nprEd interviews Travis Bristol, Ph.D. 2014 in Education Policy, Oct. 20, 2015. | Education Policy & Social Analysis

Skip to content Skip to main navigation
Teachers College, Columbia University
Printer-friendly Version
Teachers College, Columbia University Logo
ESPA Banner

Education Policy & Social Analysis

nprEd interviews Travis Bristol, Ph.D. 2014 in Education Policy, Oct. 20, 2015.

"Keeping Black Men in Front of the Class" by Elissa Nadvorny. 

Bristol Travis, a Ph.D. in Education Policy at the EPSA department, now a fellow at Stanford's Center for Opportunity Policy in Education, designed a study that asked: what can be done in classrooms and break rooms to improve retention? For answers, he designed a survey for black male public school teachers in Boston. Just last month, a new study found that the number of black teachers in the public schools of nine cities dropped between 2002 and 2012. In Washington, D.C., black teachers' share of the workforce dropped from 77 percent to 49 percent. Travis is trying to figure out why black men are leaving the profession. He himself taught high school English in New York City public schools; there he grew interested in designing policies that would support his male students, particularly boys of color.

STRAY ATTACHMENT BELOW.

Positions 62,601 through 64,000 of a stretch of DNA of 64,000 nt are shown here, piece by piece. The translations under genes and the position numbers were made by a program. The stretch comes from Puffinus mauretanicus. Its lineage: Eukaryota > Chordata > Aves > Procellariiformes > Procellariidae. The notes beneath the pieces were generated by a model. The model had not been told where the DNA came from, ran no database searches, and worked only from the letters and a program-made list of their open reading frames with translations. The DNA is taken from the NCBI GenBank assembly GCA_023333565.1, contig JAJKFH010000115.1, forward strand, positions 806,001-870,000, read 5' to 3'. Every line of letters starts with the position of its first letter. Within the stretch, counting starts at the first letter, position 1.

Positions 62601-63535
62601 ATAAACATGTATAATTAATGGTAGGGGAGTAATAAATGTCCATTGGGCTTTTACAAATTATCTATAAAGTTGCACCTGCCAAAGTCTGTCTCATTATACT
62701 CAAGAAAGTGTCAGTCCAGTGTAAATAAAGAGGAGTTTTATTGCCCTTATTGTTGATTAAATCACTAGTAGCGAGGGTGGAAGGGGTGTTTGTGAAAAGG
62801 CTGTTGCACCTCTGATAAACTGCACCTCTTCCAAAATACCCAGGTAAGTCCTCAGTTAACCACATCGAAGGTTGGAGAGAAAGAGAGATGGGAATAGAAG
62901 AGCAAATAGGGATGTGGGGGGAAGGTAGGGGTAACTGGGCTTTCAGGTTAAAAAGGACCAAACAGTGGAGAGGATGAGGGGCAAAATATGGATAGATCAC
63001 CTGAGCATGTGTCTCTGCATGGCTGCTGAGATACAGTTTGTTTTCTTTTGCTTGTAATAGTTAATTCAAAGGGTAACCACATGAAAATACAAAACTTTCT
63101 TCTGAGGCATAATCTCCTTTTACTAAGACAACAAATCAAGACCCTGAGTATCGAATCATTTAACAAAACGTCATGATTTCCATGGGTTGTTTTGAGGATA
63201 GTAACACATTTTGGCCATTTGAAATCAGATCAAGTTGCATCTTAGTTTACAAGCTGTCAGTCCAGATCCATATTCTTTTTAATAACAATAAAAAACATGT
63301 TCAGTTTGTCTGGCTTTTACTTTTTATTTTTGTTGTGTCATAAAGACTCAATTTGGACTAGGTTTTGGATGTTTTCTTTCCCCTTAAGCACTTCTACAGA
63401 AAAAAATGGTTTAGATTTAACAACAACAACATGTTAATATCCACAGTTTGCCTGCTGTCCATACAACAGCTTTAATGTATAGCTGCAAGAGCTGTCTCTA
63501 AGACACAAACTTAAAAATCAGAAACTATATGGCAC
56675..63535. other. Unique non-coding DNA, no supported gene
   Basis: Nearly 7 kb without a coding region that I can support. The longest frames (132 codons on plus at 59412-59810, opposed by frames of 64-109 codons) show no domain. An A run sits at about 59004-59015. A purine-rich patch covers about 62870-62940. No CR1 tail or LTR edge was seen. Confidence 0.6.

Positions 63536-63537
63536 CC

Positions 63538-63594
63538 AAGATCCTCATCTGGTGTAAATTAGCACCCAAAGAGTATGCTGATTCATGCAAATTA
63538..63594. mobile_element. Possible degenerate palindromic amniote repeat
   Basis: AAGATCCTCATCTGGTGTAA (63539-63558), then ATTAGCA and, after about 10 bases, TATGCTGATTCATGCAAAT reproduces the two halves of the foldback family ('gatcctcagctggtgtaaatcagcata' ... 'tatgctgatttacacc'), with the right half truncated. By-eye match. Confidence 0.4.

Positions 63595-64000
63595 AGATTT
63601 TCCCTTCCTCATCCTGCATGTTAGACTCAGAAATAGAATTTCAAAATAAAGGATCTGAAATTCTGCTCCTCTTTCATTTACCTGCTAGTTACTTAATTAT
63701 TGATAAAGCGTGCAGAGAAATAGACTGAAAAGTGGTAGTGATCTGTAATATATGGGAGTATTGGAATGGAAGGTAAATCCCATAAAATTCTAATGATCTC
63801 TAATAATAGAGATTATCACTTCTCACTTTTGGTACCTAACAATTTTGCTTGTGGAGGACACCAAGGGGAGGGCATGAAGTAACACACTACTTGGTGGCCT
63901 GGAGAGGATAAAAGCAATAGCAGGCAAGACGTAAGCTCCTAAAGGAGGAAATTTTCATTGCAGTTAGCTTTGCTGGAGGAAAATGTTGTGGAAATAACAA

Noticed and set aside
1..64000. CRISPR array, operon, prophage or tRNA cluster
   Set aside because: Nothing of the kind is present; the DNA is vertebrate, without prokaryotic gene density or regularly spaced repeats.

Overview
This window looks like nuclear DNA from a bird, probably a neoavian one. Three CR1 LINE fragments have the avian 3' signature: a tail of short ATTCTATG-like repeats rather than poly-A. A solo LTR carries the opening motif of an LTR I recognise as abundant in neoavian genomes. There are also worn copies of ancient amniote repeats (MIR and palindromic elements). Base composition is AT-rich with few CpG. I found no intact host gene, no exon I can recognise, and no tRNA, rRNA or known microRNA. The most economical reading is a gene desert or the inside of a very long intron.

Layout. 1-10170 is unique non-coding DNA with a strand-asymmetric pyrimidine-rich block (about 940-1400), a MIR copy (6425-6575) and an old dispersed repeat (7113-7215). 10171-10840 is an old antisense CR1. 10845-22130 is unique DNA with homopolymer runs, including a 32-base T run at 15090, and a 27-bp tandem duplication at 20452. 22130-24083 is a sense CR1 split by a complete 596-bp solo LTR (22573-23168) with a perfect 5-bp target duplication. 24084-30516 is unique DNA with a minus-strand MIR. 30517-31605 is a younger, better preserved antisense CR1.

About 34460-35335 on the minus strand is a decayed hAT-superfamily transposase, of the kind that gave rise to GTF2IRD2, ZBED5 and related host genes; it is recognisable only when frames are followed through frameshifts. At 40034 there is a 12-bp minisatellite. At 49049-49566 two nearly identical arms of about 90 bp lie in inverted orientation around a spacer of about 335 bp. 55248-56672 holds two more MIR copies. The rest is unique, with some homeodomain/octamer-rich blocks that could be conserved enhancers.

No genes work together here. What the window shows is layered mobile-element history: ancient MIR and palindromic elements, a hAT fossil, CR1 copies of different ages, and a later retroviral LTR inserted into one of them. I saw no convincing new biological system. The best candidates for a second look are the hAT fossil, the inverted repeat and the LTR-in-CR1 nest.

Read the full interview HERE

Published Wednesday, Oct. 21, 2015

nprEd interviews Travis Bristol, Ph.D. 2014 in Education Policy, Oct. 20, 2015.

"Keeping Black Men in Front of the Class" by Elissa Nadvorny. 

Bristol Travis, a Ph.D. in Education Policy at the EPSA department, now a fellow at Stanford's Center for Opportunity Policy in Education, designed a study that asked: what can be done in classrooms and break rooms to improve retention? For answers, he designed a survey for black male public school teachers in Boston. Just last month, a new study found that the number of black teachers in the public schools of nine cities dropped between 2002 and 2012. In Washington, D.C., black teachers' share of the workforce dropped from 77 percent to 49 percent. Travis is trying to figure out why black men are leaving the profession. He himself taught high school English in New York City public schools; there he grew interested in designing policies that would support his male students, particularly boys of color. 

Read the full interview HERE

How This Gift Connects The Dots
 
Scholarships & Fellowships
 
Faculty & Programs
 
Campus & Technology
 
Financial Flexibility
 
Engage TC Alumni & Friends
 
  • Apply
  • Request Info